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Dr. Lei Yu

Distinguished Professor, Department of Genetics, Division of Life Sciences, School of Arts and Sciences

Office: SMH 107

Email: yu@biology.rutgers.edu

Phone: 848-445-0794

Curriculum Vitae:

  • Bio
  • Current Research
  • Grants
  • Selected Publications
  • Education
  • Other Information


Lei Yu, Ph.D., is a Distinguished Professor in the Department of Genetics and Human Genetics Institute, and leads the neuropharmacogenetics lab at the Center of Alcohol & Substance Use Studies at Rutgers University.  He earned his Ph.D. in Biology from California Institute of Technology in 1987.  From 1988 to 1997, he taught at Indiana University School of Medicine.  From 1997 to 2005, he taught at University of Cincinnati College of Medicine.  Since 2005, he has been teaching and conducting biomedical research at Rutgers University. https://genetics.rutgers.edu/cb-profile/leiyu8

Current Research

  • Rodent models of alcohol drinking, and influence by social environment and gender
  • Human genetic variations that impact alcohol drinking, drug use, and other compulsive behaviors
  • Brain-expressed genes associated with alcohol preference and relapse
  • Physiological analysis of spinal cord neuro-sensory systems in nerve pain
  • Rodent models of analgesia with genetic and pharmacological therapeutics
  • Cell and rodent models to identify protein networks underlying nerve pain and alcoholism
  • Rodent models to identify potential drugs for treating nerve pain and alcoholism
  • Computational analysis of genetic impact in longitudinal alcoholism studies
  • Genetic and computational analysis of diabetic neuropathy and inflammation-mediated chronic pain


NIH (1R43NS120617-01A1) (2021 – 2023) Chemokine-receptor profiling for painful diabetic neuropathy in biological samples from human clinical trials. The major goals of this project are to measure CCR2 receptor expression profiles in biological samples from the human clinical trial, to stratify subject population based on CCR2 A-B ratio, and to correlate the profiles with drug treatment outcome. ($231,000)


Busch Biomedical Grant, Rutgers University (2019 -2023). Targeting SIP30 for Neuropathic Pain Relief with U1 Adaptor Gene Silencing Technology. The major goals of this project are to use SIP30-specific U1 Adaptor, and test for its in vivo stability and efficacy in rodent models of neuropathic pain. ($40,000)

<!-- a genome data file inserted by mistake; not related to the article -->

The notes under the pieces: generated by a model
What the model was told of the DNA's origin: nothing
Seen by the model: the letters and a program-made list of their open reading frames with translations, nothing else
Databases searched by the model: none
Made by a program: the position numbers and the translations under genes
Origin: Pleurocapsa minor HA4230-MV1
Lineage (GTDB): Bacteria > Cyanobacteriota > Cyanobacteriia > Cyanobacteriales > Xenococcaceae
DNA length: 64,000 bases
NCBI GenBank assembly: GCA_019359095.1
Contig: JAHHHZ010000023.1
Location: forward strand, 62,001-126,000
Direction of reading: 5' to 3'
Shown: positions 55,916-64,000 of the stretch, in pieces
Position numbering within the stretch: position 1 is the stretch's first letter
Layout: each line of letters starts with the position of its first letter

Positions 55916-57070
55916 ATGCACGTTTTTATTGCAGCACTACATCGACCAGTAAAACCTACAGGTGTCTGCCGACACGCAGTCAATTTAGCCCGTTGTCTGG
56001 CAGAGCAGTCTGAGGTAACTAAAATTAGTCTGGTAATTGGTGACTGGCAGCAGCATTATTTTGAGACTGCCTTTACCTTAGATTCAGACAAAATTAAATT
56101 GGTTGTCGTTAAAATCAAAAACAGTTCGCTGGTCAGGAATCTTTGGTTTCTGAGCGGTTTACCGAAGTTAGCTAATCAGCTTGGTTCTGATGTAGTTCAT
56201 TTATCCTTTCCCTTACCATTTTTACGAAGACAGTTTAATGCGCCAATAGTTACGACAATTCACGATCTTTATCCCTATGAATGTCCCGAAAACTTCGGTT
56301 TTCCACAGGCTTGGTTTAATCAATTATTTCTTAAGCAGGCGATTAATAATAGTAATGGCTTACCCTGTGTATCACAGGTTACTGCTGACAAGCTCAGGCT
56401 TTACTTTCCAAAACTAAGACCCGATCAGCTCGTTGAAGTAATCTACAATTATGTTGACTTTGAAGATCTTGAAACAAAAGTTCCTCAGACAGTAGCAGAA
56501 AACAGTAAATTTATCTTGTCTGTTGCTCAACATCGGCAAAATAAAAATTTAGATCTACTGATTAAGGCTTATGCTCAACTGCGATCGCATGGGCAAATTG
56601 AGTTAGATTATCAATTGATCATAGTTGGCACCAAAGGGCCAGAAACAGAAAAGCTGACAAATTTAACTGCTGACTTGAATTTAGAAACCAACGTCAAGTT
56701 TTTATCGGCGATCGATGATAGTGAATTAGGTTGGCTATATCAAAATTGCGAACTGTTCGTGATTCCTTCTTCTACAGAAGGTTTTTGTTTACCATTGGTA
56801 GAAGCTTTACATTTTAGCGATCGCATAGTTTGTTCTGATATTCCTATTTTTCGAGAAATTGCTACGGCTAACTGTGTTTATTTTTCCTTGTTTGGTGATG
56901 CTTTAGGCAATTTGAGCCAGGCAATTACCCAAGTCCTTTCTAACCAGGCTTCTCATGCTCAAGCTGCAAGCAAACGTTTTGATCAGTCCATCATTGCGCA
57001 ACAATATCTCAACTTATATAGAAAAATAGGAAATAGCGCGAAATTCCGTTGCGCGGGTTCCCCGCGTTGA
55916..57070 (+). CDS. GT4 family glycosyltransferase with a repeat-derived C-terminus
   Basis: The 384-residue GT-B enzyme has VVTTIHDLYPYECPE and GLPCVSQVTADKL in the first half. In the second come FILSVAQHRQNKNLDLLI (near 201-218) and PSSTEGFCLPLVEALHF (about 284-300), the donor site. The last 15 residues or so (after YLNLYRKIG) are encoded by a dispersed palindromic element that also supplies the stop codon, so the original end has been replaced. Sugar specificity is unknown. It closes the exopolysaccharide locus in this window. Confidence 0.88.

NIH (1R43NS108887-01) (2018 – 2019) Chemokine-receptor expression profiling in biological samples from human clinical trials. The major goals of this project are to develop methods for evaluating CCR2 receptor isoform 2A vs. 2B mRNA ratio in human serum, and to correlate measured CCR2 receptor isoform profile of patients with their drug treatment response in neuropathic pain. ($74,250)

Selected Publications

Eishingdrelo H, Qin X, Yuan L, Kongsamut S, Yu L (2022) Ligands can differentially and temporally modulate GPCR interaction with 14-3-3 isoforms. Current Research in Pharmacology and Drug Discovery, 3, 100123. https://doi.org/10.1016/j.crphar.2022.100123


Nyman J, Guo N, Sandström A, Hallberg M, Nyberg F, Yu L (2021) The amino-terminal heptapeptide of the algesic substance P provides analgesic effect in relieving chronic neuropathic pain. European Journal of Pharmacology 892, 173820. https://doi.org/10.1016/j.ejphar.2020.173820


Sachdeo BLY, Yu L, Giunta GM, Bello NT (2019) Binge-like eating is not influenced by the murine model of OPRM1 A118G polymorphism. Frontiers in Psychology 10, 246. https://doi.org/10.3389/fpsyg.2019.00246


Zeng L, Tao Y, Hou W, Zong L, Yu L (2018) Electro-acupuncture improves psychiatric symptoms, anxiety and depression in methamphetamine addicts during abstinence: A randomized controlled trial. Medicine, 97(34), e11905. https://doi.org/10.1097/MD.0000000000011905


1987 PhD, California Institute of Technology, Biology
1981 MS, Institute of Genetics, Academia Sinica, Beijing, China, Molecular Genetics
1979 BS, Wuxi College of Light Industry, Wuxi, China, Industrial Fermentation


Other Information

Research Interest: Genetic predisposition to alcoholism, drug abuse, and other compulsive behaviors in humans; Genetic factors influencing alcohol drinking in rodent models; Behavioral patterns of alcohol preference and social environment in rodent models; Molecular mechanisms of neuro-sensory processes, including pain, stress, and analgesia